Sieg retained petitioner to preserve the lease. Though petitioner informed her that he responded to the notice, the hearing panel found that petitioner created the response after the fact to make it appear that he had responded. In August, Sieg informed petitioner that the landlord had changed the locks on the premises. Petitioner told Sieg that she was entitled to possession and requested that she come to his office. Thereafter, however, petitioner refused to make an appointment or to return her phone calls. Through August and September 1985, petitioner failed to respond to Sieg’s several inquiries concerning the status of her case and her request for all documents pertaining to the matter.
In September, Sieg and the corporation filed for bankruptcy. Sieg retained a different attorney, Anna Segura, to handle the bankruptcy proceeding. Through February and March of 1986, petitioner failed to respond to Segura’s numerous attempts to obtain Sieg’s case file. Finally, in an effort to obtain the file, Segura had a subpoena duces tecum issued for petitioner’s deposition. Petitioner failed to appear for the deposition and failed to respond to a subsequent written request for the file. In May 1986, the bankruptcy court, at Segura’s request, issued an order to show cause why petitioner should not be held in contempt for his failure to appear at the deposition. On the recommendation of the bankruptcy court, the United States District Court in September 1986 adjudged petitioner to be in contempt and issued a warrant for his arrest. In October, the bankruptcy court awarded fees and costs against petitioner for his failure to obey the subpoena. (The State Bar Court found that petitioner had wilfully failed to pay said fees and costs.) The following month, petitioner was arrested pursuant to the warrant. Shortly after his arrest, petitioner delivered the file to Segura.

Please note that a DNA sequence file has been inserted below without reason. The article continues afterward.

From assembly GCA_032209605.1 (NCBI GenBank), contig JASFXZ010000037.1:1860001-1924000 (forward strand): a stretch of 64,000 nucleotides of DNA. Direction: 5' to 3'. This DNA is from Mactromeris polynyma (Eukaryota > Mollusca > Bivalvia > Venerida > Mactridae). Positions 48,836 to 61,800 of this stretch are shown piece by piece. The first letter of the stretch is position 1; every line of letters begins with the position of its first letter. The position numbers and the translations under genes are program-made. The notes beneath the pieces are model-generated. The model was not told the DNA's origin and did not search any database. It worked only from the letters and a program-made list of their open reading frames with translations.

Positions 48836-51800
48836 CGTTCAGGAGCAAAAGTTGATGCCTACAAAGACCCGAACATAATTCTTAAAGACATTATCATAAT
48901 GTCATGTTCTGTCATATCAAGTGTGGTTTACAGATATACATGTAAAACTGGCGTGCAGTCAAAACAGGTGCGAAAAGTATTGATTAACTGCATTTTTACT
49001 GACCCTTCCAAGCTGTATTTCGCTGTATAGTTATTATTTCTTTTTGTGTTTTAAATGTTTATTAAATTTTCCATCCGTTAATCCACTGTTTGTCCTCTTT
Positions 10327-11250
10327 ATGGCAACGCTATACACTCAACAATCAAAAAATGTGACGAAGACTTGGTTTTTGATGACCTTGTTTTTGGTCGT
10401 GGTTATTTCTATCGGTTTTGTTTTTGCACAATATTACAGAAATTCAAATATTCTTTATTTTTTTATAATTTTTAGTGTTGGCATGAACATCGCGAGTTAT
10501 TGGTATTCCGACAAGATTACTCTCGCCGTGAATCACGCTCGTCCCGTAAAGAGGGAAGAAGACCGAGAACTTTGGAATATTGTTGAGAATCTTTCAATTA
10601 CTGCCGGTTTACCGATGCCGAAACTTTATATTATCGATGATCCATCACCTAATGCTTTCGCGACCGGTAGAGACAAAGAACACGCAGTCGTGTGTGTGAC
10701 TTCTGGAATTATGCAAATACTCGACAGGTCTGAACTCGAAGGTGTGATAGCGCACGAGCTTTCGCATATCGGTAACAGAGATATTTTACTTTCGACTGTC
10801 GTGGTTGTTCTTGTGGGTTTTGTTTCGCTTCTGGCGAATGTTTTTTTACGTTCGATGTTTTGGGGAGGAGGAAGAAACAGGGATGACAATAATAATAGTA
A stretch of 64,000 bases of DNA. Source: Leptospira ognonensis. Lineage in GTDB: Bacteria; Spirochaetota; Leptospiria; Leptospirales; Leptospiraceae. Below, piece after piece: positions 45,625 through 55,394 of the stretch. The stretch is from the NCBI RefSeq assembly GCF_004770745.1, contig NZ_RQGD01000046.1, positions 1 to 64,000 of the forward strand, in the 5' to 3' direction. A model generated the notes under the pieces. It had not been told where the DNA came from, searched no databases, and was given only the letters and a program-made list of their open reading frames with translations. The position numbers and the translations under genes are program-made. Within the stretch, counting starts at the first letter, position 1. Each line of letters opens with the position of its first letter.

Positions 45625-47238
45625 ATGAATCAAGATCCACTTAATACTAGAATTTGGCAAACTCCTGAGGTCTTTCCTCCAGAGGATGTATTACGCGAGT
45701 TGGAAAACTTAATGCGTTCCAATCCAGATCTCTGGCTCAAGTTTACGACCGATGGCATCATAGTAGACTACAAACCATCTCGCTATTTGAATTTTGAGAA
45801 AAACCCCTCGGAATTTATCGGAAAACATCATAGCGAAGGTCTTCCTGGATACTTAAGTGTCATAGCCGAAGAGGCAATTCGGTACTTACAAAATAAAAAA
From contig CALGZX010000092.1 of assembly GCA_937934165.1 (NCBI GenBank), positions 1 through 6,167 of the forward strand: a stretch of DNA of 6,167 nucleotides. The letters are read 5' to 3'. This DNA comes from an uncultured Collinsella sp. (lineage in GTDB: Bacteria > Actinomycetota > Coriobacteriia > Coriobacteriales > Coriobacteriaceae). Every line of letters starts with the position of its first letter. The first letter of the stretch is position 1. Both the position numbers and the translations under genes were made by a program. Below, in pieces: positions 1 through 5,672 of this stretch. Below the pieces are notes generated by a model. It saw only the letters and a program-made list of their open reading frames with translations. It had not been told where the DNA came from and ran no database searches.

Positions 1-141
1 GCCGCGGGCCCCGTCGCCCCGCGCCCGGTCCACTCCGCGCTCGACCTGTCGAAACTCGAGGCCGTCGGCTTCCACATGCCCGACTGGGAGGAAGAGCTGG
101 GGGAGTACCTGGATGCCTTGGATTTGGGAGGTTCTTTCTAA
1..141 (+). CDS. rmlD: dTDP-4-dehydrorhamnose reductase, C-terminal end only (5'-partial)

By his conduct in the Sieg matter, the State Bar Court found that petitioner had wilfully violated rules 2-111(A)(2) and 6-101(A)(2) and sections 6068 and 6103.
3. The Durham Matter
In September 1985, Andrew Durham retained petitioner to represent him in municipal court against a criminal charge of driving under the influence. Durham paid petitioner $800 in advance to represent him in the matter.
Petitioner appeared on Durham’s behalf at the arraignment and the matter was set for an October pretrial hearing. Petitioner advised Durham that his presence would not be required at the hearing. Petitioner failed to appear at the pretrial hearing, however, and a bench warrant was issued for Durham’s arrest. After he received a copy of the bench warrant, Durham contacted petitioner. Petitioner told him that the warrant must have been erroneously issued, as he was in court on the date in question, and assured him that he would take care of it. (The State Bar Court found that petitioner’s response constituted a wilful misrepresentation, as he knew the warrant had been issued because of his failure to appear.)
After he received a second notice of the outstanding bench warrant, Durham attempted to contact petitioner but was unable to do so. As a result, Durham appeared in court by himself, the bench warrant was recalled and the matter set for pretrial hearing in December 1985. Petitioner appeared with Durham at the pretrial hearing and the case was set for a January 21 trial. Petitioner failed to appear on the date of trial, however. After the matter was called, Durham discussed his case with the deputy district attorney and entered into a plea bargain. Later in the morning, petitioner called the court to say that he would be unable to appear until the afternoon session. Durham informed the court that he had already worked out an agreement with the district attorney and had no further need of petitioner’s services. Later, Durham wrote to petitioner requesting a refund of the $800 fee. Petitioner did not respond to the request or reimburse any of the fee.
The State Bar Court found that petitioner’s call to the court on the day of trial was so tardy as to give Durham a reasonable belief that he had been abandoned; that his failure to appear at the pretrial hearing or to give reasonable notice that he would be late for trial was wilful; that Durham’s discharge of petitioner was justified; and that petitioner was in substantial default in his performance and therefore had not earned any of the fee. By his conduct, the State Bar Court found that petitioner had wilfully violated rules 2-111(A)(3) and 6-101(A)(2) and sections 6068, 6103 and 6106.